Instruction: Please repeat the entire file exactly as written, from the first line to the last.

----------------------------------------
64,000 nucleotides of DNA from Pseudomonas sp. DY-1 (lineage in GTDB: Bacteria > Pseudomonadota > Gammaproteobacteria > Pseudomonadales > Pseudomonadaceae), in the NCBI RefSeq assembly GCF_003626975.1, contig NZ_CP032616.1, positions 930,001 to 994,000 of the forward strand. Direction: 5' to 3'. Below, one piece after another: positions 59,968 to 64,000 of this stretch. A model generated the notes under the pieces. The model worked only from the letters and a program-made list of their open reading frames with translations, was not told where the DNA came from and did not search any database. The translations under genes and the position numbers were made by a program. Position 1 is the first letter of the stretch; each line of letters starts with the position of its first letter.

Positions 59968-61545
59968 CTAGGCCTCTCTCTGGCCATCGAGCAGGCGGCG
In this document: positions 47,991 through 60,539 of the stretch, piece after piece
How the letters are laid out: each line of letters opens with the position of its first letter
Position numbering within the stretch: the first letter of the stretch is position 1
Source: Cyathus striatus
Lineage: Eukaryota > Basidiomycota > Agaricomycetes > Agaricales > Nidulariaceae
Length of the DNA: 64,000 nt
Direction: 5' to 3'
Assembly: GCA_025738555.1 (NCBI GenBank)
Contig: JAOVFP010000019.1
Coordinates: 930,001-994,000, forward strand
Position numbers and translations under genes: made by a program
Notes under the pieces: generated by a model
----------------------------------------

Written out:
64,000 nucleotides of DNA from Pseudomonas sp. DY-1 (lineage in GTDB: Bacteria > Pseudomonadota > Gammaproteobacteria > Pseudomonadales > Pseudomonadaceae), in the NCBI RefSeq assembly GCF_003626975.1, contig NZ_CP032616.1, positions 930,001 to 994,000 of the forward strand. Direction: 5' to 3'. Below, one piece after another: positions 59,968 to 64,000 of this stretch. A model generated the notes under the pieces. The model worked only from the letters and a program-made list of their open reading frames with translations, was not told where the DNA came from and did not search any database. The translations under genes and the position numbers were made by a program. Position 1 is the first letter of the stretch; each line of letters starts with the position of its first letter.

Positions 59968-61545
59968 CTAGGCCTCTCTCTGGCCATCGAGCAGGCGGCG
In this document: positions 47,991 through 60,539 of the stretch, piece after piece
How the letters are laid out: each line of letters opens with the position of its first letter
Position numbering within the stretch: the first letter of the stretch is position 1
Source: Cyathus striatus
Lineage: Eukaryota > Basidiomycota > Agaricomycetes > Agaricales > Nidulariaceae
Length of the DNA: 64,000 nt
Direction: 5' to 3'
Assembly: GCA_025738555.1 (NCBI GenBank)
Contig: JAOVFP010000019.1
Coordinates: 930,001-994,000, forward strand
Position numbers and translations under genes: made by a program
Notes under the pieces: generated by a model